As illustrated above and repeated by many who are deemed to be influencers, the resonance from fans and followers is very small in the social media space.
3. Influence: How to move MORE product
So you are a blogger and have influence. Let us cover the basics first.
We want influence to help us strengthen our brand and, hopefully, result in more product being sold. This chest of drawers will help us clarify further.
According to David A. Aaker this chest then has three drawers with the following contents:
1. Awareness of the brand, meaning our target audience knows about our brand – or not.
2. Association and beliefs about the brand (e.g., associating the brand with sustainability).
3. Attitude towards the brand (i.e. positive, negative or no opinion).
An influential blogger can raise awareness of a label with the target audience. If it works, beliefs about a brand might be shifted or one’s attitude toward a brand changes for the better (e.g., they are trying hard to improve sustainability of their supply chain – see book from David A. Aaker).
Of course, we want to improve the reach of content that talks about the product with the help of the influencer. As well, we hope this will increase trust in our brand and product (see also guest blog post by Meike Leopold).
3.1 Useful resources and tools
– Easy-to-use Google tool for campaign tracking. Whenever we work with influencers, we should manage our URLs systematically. This helps improve our SEO (Search Engine Optimisation). To illustrate, a link I share on this blog to another post in our blog could be made up like this one: http://blog.drkpi.com/show-me-the-numbers-2?utm_source=Blog&utm_medium=socialmedia&utm_campaign=influencer-marketing – meaning the visitor came from the blog, from a post about Instagram and influencer marketing…
– As a SaaS (Software as a Service) provider that claims to “Generate Qualified Leads on Social Media space” you should be social in order to influence your target audience. Turning off commenting is not the right strategy.
– More on word-of-mouth marketing that influencers can help make happen – if we do it right, of course.
4. Ranking influencers: Fact versus fiction
Many social influence metric tools are intransparent and work like a black box. Nonetheless, algorithms represent choices made by the engineers that designed them. Hence, algorithms are not neutral. Unless the method is made transparent, buyer beware.
Some influence measures multiply ranking with mentions on Twitter. This ignores the fact that people automatically retweet, often without having read content first.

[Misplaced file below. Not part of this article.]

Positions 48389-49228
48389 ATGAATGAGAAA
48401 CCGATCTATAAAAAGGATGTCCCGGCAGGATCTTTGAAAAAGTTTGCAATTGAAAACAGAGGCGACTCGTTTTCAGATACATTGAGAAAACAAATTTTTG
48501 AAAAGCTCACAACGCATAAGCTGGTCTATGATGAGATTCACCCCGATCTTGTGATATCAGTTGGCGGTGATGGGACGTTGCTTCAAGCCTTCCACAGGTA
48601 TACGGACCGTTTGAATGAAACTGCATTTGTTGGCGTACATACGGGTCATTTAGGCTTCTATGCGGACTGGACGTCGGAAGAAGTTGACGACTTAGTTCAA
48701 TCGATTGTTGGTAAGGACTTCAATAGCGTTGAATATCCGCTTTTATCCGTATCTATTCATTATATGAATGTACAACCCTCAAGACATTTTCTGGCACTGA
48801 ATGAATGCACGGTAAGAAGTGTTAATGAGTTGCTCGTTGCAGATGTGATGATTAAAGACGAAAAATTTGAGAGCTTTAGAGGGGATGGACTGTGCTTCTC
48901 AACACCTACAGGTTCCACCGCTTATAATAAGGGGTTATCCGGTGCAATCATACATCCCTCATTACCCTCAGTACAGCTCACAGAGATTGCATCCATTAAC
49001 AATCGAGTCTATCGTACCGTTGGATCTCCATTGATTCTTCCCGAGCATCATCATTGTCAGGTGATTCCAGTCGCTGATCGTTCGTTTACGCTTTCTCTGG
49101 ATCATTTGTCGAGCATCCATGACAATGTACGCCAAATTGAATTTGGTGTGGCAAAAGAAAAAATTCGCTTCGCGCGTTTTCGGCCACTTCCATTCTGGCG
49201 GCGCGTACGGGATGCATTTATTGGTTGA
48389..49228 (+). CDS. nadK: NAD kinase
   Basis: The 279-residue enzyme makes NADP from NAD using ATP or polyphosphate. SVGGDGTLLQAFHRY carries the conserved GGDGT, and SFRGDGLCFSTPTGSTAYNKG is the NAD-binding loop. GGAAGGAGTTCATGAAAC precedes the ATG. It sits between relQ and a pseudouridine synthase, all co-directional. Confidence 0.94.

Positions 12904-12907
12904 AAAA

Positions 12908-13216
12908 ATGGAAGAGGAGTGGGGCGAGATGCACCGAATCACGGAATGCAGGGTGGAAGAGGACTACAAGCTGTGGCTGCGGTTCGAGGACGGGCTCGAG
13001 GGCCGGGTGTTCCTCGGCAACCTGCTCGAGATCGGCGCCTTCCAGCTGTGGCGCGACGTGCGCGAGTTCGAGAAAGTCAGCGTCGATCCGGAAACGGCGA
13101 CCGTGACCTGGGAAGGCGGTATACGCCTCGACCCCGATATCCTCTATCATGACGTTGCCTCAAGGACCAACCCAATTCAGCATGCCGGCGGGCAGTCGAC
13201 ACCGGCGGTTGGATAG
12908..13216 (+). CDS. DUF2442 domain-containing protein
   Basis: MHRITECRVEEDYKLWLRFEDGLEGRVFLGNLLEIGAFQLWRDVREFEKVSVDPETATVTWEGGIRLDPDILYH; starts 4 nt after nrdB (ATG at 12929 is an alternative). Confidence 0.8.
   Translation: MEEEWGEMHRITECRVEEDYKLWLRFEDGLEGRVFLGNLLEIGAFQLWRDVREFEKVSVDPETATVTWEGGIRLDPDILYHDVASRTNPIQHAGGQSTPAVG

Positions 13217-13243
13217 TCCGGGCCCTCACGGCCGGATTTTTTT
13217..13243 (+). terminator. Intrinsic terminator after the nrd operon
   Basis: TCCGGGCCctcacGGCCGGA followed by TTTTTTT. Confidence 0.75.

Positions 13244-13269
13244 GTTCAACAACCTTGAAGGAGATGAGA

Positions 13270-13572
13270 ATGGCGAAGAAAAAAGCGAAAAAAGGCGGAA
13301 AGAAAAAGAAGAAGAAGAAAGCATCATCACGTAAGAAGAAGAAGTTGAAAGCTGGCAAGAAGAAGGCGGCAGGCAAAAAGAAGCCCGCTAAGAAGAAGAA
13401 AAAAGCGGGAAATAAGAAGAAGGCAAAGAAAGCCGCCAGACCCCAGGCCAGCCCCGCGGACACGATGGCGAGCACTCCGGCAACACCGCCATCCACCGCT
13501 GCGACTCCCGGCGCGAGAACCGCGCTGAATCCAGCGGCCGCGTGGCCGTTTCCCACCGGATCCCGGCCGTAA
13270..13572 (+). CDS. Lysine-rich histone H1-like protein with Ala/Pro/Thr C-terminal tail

Others calculate influence for bloggers using the Alexa ranking. The latter counts your traffic only if you have their plugin installed with your PC browser and ignores mobile traffic.
You can measure influence with the help of engagement, using proxy measures, such as number of tweets, number of retweets, number of replies, favourited tweets. But claiming to measure engagement with such metrics is an inexact science at best and voodoo at worst.
Tomoson surveyed 125 marketers during March 2015, and now claims that based on its survey replies, companies gain $6.50 for every $1 spent on influencer marketing. However, such studies are not representative, so these numbers are dubious at best.
Repeatability and reproducibility of such data and findings lie at the heart of sensible decision-making.
Using blog metrics from the DrKPI BlogRank we found that most ‘influential’ European style bloggers fail to make the top 10. A blogger was considered influential if their name was included in a list, such as those published by Vogue, Annabelle and so forth.
Just one influential blogger makes the top 10, as shown below.
Incidentally, as a style blogger real style also means you have the personality to match. Unless the blogger expresses something of their personality, it could be lost in a mess of peroxide and passionless fashionability.
Great style blogs are all about substance. And that ain’t easy to measure 🙂
4.1 Narcissism versus self-esteem
Self-esteem can be defined as a subjective sense of one’s self worth and being competent. It correlates with good things such as emotional well-being and being persistent when doing a task. Narcissism means the person feels superior (I know best – I should decide). Such individuals crave admiration and adulation.
When we talk about social media influencers, narcissism plays a role. Narcissists seek attention and admiration and lash out at anyone criticising them. Donald Trump is probably the best known example of a narcissist. But if your personality is mostly about yourself and how to put yourself in the spotlight, we might have no more.
Incidentally, research with children indicates that parental overvaluation nurtures narcissism, and parental warmth nurtures self-esteem.
Myers, David G. (March 2016). Is Narcissism Extreme Self-Esteem? (written for general audience, refers to some great research articles on the topic). Retrieved, May 25, 2016 from http://www.psychologicalscience.org/index.php/publications/observer/2016/march-16/teaching-current-directions-in-psychological-science-28.html
Also interesting is http://www.psychologicalscience.org/index.php/publications/observer/2013/december-13/narcissism-unleashed.html
For the brand marketer this means that finding the best social media influencer is a tricky thing. A certain degree of narcissism might be okay and come with the territory. However, for a productive long term collaboration, plenty of self-esteem is preferable to loads of narcissism.
Narcissists tend to focus on materialism, have inflated expectations and show less relationship commitment than others. Such individuals are not easy to work with as a brand ambassador. Again, the secret to real style is having the personality to go with it. Nevertheless, narcissists need not apply, unless we have the patience and energy to deal with temper tantrums, tears and anger in spades.
5. Have your say – join the conversation
What is your opinion?
- How do you choose the best social media influencers for your brand?
- When were you so glad you had a social media influencer on board?
- How do you budget for social media influencers?
The author declares that he had no conflict of interest with respect to the content, authorship or publication of this blog entry (i.e. I neither own any of these brands’ products nor are they our clients).